The most effective approach is a pragmatic one. Start to apply advanced analytics in areas where you already have decent data, and reap the rewards. Then as you work towards collecting and managing more comprehensive data, new data sources you integrate enable analytical use cases in further areas. These additional data sources can also help you enhance existing predictive models. For example, integrating new data from survey research into am existing cross-sell model could substantially increase the model’s accuracy and the additional sales revenue it generates.
So the best approach is an incremental and evolutionary one: start with the data you have, and as you improve and expand your data platform, so you extend and enhance your use of advanced analytics and glean greater and greater value.
So is it just a case of connecting this technology to your data, and suddenly your business is “predictive”?
For some areas where advanced analytical applications have been packaged and automated – for example, in enhancing multi-channel marketing with smart recommendations – it can almost be a case of “load and go”, with virtually out-of-the-box offerings giving very rapid time to value.
More generally, though, it’s a case of identifying the initial areas where you could benefit from this technology; selecting the relevant data; building and evaluating the appropriate predictive models; and using the results to take better decisions and actions through the operational systems that support your key business processes. In all these stages, you need to apply the combination of business knowledge and analytical skills; you need to either develop these capabilities in house, or select an appropriate partner who can help you succeed in these projects.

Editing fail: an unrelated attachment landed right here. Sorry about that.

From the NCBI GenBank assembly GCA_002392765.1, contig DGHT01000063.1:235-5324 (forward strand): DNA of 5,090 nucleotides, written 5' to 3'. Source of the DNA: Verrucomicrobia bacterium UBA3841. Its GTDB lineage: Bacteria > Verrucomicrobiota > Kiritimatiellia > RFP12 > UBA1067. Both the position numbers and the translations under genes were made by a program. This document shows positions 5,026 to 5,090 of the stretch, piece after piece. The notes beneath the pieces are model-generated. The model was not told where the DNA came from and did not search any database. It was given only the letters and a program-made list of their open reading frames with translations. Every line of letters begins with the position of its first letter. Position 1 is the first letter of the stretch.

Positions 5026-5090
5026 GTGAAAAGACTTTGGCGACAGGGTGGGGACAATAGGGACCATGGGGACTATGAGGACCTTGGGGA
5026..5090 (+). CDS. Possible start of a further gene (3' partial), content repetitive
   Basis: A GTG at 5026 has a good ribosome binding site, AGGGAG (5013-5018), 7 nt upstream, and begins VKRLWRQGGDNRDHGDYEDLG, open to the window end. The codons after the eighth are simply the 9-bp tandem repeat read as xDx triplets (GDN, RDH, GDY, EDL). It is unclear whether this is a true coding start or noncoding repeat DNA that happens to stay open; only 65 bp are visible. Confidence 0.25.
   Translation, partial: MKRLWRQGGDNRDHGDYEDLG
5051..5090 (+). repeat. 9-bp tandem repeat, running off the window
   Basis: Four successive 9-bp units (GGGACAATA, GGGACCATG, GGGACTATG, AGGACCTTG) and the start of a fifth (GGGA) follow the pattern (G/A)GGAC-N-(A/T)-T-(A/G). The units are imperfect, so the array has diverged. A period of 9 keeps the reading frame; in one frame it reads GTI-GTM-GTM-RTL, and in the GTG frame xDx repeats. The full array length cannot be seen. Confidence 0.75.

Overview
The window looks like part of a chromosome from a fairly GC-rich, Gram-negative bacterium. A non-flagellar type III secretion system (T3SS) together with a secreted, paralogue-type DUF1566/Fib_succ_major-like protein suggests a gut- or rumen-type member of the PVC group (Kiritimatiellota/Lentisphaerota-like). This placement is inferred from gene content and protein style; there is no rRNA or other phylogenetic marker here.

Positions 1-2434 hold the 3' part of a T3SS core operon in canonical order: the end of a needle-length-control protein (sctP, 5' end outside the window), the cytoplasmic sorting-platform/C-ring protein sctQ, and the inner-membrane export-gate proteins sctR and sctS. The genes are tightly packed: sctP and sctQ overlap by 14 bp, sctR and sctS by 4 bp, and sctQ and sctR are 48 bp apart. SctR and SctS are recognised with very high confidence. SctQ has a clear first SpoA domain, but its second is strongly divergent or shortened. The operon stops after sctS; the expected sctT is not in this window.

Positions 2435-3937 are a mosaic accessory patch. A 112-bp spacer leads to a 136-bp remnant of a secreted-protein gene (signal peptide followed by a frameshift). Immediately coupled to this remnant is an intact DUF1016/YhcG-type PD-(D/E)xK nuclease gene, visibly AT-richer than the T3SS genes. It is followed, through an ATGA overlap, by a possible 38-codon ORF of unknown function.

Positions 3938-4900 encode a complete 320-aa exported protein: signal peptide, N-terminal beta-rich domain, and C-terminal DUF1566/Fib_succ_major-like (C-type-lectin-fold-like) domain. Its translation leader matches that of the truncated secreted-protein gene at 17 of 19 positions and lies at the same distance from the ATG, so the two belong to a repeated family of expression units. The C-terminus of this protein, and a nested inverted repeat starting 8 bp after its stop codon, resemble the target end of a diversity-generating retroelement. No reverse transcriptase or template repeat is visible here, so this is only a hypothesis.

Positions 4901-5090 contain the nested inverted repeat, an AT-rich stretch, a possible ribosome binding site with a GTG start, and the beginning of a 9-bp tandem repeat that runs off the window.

What guidelines would you give a retailer for starting in advanced analytics?
With all the publicity around “big data” and “AI” and suchlike, it’s easy to be confused by the hype into thinking it’s a case of simply hiring some smart analytical people (“data scientists”), equipping them with free open source tools, and letting them loose on your data. That’s a recipe for disaster.
Your use of advanced analytics should always be business driven. You should absolutely have a vision of what it would mean to have your entire business enhanced by advanced analytics, but aim to start small and make initial quick wins that justify your investment and help fund greater and wider use across the organisation.
Select use cases based on business need, and factors such as availability of data that make for short projects and quick time to value. The analysis itself must be conducted in the context of the business, not by a team of geeks who take the data away to do amazing mathematical things to it; create teams that bring together business and analytical skills. And from the very first stages of the project – even before identifying the necessary data – focus strongly on how the results will be applied to drive better business outcomes; working back from that will always be the best guide to what analytical results you need to deliver, and what data will be needed to produce those successfully. For organisations new to this area, finding a good partner to help them progress through these early steps can make a huge difference to their initioal success and formulation of an effective advanced analytics strategy.